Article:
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Exile, Statelessness, and Migration$
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Seyla Benhabib

Print publication date: 2018

Print ISBN-13: 9780691167251

Published to Princeton Scholarship Online: May 2019

DOI: 10.23943/princeton/9780691167251.001.0001

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PRINTED FROM PRINCETON SCHOLARSHIP ONLINE (www.princeton.universitypressscholarship.com). (c) Copyright Princeton University Press, 2019. All Rights Reserved. An individual user may print out a PDF of a single chapter of a monograph in PRSO for personal use.date: 18 October 2019

Intertwined Lives and Themes among Jewish Exiles

Intertwined Lives and Themes among Jewish Exiles

Chapter:
(p.1) 1 Intertwined Lives and Themes among Jewish Exiles
Source:
Exile, Statelessness, and Migration
Author(s):

Seyla Benhabib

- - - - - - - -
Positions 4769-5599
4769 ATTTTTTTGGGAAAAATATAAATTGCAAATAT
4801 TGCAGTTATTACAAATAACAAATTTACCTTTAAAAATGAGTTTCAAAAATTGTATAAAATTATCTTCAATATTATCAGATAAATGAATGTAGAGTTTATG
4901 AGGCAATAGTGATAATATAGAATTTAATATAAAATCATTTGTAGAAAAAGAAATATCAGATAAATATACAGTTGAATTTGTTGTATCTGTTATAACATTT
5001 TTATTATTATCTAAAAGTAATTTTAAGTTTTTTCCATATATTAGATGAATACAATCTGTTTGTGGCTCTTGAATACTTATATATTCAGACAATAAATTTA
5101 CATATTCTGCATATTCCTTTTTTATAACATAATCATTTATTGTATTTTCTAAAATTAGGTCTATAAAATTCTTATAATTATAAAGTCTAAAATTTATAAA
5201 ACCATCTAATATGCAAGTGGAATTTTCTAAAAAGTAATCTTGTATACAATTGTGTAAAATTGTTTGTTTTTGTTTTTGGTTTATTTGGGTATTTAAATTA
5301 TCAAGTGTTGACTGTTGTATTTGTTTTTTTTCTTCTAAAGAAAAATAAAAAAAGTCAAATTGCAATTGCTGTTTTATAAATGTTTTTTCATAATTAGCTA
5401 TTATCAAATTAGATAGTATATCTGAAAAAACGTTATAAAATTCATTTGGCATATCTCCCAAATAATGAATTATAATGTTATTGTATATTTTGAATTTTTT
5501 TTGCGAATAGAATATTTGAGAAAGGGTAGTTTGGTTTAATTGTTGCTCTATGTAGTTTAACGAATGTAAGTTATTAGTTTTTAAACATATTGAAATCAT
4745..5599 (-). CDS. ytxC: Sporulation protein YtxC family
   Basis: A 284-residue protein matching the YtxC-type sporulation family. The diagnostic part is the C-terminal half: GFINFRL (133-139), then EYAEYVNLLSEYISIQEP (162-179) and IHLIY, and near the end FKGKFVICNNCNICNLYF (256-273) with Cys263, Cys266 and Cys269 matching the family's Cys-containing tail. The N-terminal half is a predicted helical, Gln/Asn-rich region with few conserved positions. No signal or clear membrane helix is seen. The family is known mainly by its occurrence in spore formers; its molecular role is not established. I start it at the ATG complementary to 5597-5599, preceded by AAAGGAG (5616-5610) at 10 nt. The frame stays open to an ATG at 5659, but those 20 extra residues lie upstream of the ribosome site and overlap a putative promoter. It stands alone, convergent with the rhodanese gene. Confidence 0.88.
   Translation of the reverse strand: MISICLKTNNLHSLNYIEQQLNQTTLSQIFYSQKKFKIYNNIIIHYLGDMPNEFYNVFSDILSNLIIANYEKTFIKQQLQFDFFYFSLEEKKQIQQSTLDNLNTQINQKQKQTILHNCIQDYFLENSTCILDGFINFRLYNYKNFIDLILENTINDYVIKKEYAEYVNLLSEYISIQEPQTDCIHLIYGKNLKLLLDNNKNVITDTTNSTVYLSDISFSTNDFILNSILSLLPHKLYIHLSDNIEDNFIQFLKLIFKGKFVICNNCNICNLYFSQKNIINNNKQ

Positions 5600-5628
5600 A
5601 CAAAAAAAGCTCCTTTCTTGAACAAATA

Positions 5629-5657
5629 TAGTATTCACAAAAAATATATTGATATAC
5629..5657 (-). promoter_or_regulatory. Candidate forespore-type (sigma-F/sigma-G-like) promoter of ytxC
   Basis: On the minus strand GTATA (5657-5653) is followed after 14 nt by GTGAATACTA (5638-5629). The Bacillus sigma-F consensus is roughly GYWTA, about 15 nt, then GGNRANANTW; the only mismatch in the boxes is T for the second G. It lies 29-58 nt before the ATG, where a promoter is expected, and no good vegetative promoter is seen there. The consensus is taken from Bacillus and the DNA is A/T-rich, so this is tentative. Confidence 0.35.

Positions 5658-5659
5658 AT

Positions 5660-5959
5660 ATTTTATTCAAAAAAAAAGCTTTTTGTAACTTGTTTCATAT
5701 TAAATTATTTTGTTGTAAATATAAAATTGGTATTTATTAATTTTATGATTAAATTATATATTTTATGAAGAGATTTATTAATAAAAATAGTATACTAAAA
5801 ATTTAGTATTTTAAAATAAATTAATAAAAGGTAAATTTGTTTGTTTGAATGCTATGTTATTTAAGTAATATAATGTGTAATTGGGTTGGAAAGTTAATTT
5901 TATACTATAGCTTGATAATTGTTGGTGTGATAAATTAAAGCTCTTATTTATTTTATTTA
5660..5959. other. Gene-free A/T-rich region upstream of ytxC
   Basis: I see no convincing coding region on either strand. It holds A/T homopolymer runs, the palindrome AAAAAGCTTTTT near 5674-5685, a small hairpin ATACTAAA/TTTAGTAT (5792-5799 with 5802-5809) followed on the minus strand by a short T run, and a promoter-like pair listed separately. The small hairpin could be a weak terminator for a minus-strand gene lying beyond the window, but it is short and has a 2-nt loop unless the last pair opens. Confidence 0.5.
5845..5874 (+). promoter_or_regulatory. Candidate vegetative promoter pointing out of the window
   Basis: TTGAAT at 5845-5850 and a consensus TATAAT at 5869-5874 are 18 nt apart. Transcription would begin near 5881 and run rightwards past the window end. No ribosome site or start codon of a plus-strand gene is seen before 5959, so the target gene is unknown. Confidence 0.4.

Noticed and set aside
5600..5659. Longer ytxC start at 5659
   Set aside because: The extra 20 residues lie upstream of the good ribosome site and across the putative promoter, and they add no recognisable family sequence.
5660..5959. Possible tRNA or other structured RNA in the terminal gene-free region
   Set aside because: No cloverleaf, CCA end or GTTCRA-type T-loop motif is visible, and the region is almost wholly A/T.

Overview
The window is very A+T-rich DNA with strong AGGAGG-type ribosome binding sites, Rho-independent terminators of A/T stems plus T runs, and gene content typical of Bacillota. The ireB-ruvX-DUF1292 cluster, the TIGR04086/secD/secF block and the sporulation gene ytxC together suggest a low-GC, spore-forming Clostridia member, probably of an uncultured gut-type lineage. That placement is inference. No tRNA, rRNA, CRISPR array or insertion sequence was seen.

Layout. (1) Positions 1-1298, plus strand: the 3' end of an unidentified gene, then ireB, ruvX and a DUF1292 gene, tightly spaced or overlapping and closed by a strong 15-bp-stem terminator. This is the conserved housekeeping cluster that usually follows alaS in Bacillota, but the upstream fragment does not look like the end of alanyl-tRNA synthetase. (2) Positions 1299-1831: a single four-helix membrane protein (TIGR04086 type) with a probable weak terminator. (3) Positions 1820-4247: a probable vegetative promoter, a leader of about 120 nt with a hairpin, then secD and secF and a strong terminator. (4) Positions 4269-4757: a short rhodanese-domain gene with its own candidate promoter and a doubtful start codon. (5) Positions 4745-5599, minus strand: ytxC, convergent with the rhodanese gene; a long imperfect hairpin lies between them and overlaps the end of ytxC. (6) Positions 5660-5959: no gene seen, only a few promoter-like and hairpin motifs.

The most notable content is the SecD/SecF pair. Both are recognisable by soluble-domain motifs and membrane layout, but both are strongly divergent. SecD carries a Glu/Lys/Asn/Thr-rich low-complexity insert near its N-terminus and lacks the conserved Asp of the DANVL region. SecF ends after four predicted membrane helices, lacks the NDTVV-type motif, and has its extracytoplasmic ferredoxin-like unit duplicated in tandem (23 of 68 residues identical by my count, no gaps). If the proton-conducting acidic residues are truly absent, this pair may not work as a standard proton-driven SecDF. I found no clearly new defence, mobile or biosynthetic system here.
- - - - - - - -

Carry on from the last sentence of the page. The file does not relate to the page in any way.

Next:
Publisher:
Princeton University Press
DOI:10.23943/princeton/9780691167251.003.0001

This introductory chapter outlines the entanglement of Jewish intellectuals and others as they confronted exile, migration, and, in some cases, statelessness. These intellectuals include Hannah Arendt, Walter Benjamin, Albert Hirschmann, Varian Fry, Judith Shklar, Carl J. Friedrich, and Isaiah Berlin. They faced these challenges because of their Jewish origins, regardless of whether they themselves identified as Jewish, whether they were believers, or whether they were practicing Jews or not. Meanwhile, the chapter considers that for German Jews, the experience of belonging and not belonging, of being rendered migrants and internal exiles in their own country, began in the mid-nineteenth century, with the granting of certain civil rights to Jews residing in German territories. Lastly, the chapter presents a brief layout of the succeeding chapters' content.

Keywords:   Jewish intellectuals, exile, migration, statelessness, Jewish origins, German Jews, German territories, civil rights

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